31 October 2009


I can't quite make my mind up about this fellow that John dug him up in our garden a couple of weeks ago. He's made of alabaster, quite weighty, and has something of the Lewis chess men about him. John thinks he might be a leftover from an old garden rockery. Or maybe just something discarded in the garden years ago. Very curious. And a little bit spooky.

27 October 2009


I just love it when Tower Bridge goes up and you have to wait for the boat to go through before you can continue your journey. Pedestrians are excited at seeing the boat go under; and the cyclists and bikers who have crept their way to the front of the waiting queue completely ignore the traffic controller's instruction to wait for the lights to turn green and as soon as the gates open they all bomb away across the bridge.

When it happens at night you have the added pleasure of seeing the city sing along while you wait to cross.

It makes the best excuse for being late.

26 October 2009

the comfort of apples

You know how it is when you have a notion in your head, suddenly it will appear in all sorts of places. Like...

: :: on the bookshelves in a charity shop ,the one that caught my eye was Comfort me with Apples, a wonderful title if ever there was one. Towards the end of the book, Ruth Reichl explains that it comes from the Song of Songs. And there it is in various translations - strengthen me with raisins, refresh me with apples. Much as I love the Song of Songs, all I could think of was wanting ( and making) a baked apple with raisins and butter and brown sugar.

: :: lots of other apply food too. Celeriac and apple soup with ginger (homemade recipe). Gravy with cider with our Sunday supper.

: :: walking through Greenwich market after a long walk through the park, across the heath and back again, a stall with six apples for a £1. I had the last six russets and ate one on the way home on the Docklands Light Railway.

: :: coming across Cranach's Adam and Eve on Saturday in the Courtauld,, such a surprise.

: :: on Sunday, a tree on the cliff tops on the Isle of Sheppey with just a few apples - the one I ate was surprisingly good. Then tracking down the cider maker on Sheppey and bringing a few pints home .

: :: still wondering if I'll ever taste a Shoreditch White or a London Pearmain. Or whether I can fit just one tree onto my allotment.

: :: looking forward to setting off to Essex in search of a D'Arcy Spice later this week.

I've enjoyed my immersion in apples, a virtual apple bobbing. Thanks for all your comments and contributions. Now it just remains to tell you that the winner of the Apple Source Book, chosen at random by John earlier this evening, is ... Kristina.

Congratulations! If you send me your address, I'll pop it in the post either this week or next, depending on Royal Mail.

22 October 2009

sea apple

Apples seem to like the seaside. I remember I found a tree by the estuary when I visited the Isle of Grain. This one is growing at the bottom of the sea wall on the Seasalter Road on the way to Whitstable. Love it.

21 October 2009

the sheep's nose

The Sheep's Nose is a culinary apple with a "sub-acid taste" according to the National Fruit Collection website. The name comes, apparently, from the shape of the apple. It would be just wonderful if these grew on Sheppey.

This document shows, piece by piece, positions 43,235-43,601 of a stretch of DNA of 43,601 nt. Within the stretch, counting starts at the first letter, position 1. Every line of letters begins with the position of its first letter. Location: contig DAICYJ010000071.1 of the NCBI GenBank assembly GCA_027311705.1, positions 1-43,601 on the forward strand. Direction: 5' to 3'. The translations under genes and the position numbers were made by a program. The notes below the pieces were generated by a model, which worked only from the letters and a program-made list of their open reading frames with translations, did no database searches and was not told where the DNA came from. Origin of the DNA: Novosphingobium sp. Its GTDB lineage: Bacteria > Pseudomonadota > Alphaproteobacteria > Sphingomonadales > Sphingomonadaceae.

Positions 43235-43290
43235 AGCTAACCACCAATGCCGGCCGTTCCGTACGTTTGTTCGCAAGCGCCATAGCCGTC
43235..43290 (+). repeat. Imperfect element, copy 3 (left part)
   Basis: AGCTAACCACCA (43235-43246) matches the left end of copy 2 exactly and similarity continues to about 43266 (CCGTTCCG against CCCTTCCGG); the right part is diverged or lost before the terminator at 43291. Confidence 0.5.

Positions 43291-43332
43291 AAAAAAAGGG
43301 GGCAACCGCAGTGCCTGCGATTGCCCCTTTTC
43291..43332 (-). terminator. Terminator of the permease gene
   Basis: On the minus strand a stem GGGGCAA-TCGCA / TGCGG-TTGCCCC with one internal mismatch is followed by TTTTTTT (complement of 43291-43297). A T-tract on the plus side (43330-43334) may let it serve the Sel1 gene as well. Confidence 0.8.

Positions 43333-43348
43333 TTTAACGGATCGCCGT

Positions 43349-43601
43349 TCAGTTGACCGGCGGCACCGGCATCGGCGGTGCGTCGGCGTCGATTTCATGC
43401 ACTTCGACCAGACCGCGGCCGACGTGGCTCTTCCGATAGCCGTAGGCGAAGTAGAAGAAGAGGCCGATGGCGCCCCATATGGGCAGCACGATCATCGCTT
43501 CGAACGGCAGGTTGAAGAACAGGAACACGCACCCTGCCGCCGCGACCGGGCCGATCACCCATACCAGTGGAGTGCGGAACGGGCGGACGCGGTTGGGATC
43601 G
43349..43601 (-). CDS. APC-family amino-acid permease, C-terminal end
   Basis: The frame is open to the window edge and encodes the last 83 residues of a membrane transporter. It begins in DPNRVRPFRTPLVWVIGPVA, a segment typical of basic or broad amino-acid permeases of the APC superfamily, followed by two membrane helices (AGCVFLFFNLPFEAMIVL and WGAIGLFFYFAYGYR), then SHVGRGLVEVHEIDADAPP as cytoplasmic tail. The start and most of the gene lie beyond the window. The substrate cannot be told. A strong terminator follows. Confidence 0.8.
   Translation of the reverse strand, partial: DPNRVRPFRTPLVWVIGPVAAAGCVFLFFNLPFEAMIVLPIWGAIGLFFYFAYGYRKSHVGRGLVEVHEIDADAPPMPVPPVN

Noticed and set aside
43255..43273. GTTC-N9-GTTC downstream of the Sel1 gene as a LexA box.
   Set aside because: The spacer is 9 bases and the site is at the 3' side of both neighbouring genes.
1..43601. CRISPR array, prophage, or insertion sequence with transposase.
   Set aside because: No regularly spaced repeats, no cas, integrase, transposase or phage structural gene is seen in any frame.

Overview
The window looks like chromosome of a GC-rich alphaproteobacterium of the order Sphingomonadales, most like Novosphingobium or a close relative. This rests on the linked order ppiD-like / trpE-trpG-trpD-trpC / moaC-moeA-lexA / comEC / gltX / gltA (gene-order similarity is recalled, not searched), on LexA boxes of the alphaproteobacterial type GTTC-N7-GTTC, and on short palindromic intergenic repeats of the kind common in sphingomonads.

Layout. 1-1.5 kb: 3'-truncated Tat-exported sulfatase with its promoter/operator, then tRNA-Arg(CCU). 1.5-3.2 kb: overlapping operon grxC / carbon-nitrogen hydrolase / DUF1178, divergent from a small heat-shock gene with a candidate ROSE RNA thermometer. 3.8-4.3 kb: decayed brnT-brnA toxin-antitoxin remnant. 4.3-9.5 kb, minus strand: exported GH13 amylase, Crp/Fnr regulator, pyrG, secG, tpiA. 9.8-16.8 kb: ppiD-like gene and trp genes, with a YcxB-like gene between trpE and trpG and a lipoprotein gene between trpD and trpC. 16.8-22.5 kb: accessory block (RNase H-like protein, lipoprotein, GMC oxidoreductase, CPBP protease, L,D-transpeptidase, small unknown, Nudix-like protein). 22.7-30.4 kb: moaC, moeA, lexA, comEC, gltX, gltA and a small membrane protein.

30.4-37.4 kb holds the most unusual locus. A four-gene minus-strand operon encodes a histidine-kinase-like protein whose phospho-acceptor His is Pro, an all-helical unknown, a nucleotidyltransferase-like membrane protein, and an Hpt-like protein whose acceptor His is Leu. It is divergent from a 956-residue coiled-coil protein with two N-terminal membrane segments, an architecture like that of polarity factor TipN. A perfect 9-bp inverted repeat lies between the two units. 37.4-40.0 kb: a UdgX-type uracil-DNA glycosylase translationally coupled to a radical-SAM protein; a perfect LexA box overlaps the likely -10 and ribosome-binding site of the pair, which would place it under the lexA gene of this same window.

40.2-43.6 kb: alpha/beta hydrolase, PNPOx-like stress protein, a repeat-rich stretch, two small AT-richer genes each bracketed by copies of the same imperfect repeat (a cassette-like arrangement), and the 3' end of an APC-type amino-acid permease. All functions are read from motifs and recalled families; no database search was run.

20 October 2009

new pig on the block

We have a new neighbour on the allotment. The ginger Tamworth has moved out and a big boar Gloucester Old Spot has moved in. They are good foragers and used to get on well in the west country orchards, a proper smallholders pig.

It is said that the spots derive from the bruises made by the windfall apples. Such a handsome pig, though if I was him I would stay away from apple sauce as long as possible.

19 October 2009

island of sheep

It was only three weeks ago that we visited the Isle of Sheppey on one of those days that were hot in the sun and cool in the shade, the first early days of autumn. In my quest to visit the eastern isles (forgive me Messrs Johnson and Boswell), I could not miss out Sheppey, site of chalet holidays with kind aunties when I was a child, an island where you get three isles for the price of one courtesy of the marshy creeks, the Saxon island of sheep.

You reach the Isle of Harty at the south of Sheppey via a long, worn out road across the flat sheep filled fields. There must have been a ferry at one point across the estuary to Faversham or Whitstable, now at the end of the road only the Ferry Inn remains.

We wanted to walk across to the sea wall north of Shellness and went via footpaths that occasionally disappeared. We didn't know quite what to expect - the best part of any new walk when you come across surprising places and spaces that didn't quite look so good on the map. In the small trees at the corners where the footpaths crossed from one field to another there were wild plums to eat and steal (and bring home to make two pans of jam).

There were a few houses along the way, some abandoned, and a sense of being well off the beaten track.

We passed a tiny church, St Thomas the Apostle, still filled with flowers (a recent harvest festival perhaps) and decorated with the prettiest stained glass celebrating the local countryside. Jars of jam and pickles were for sale, pencils and small cookery books.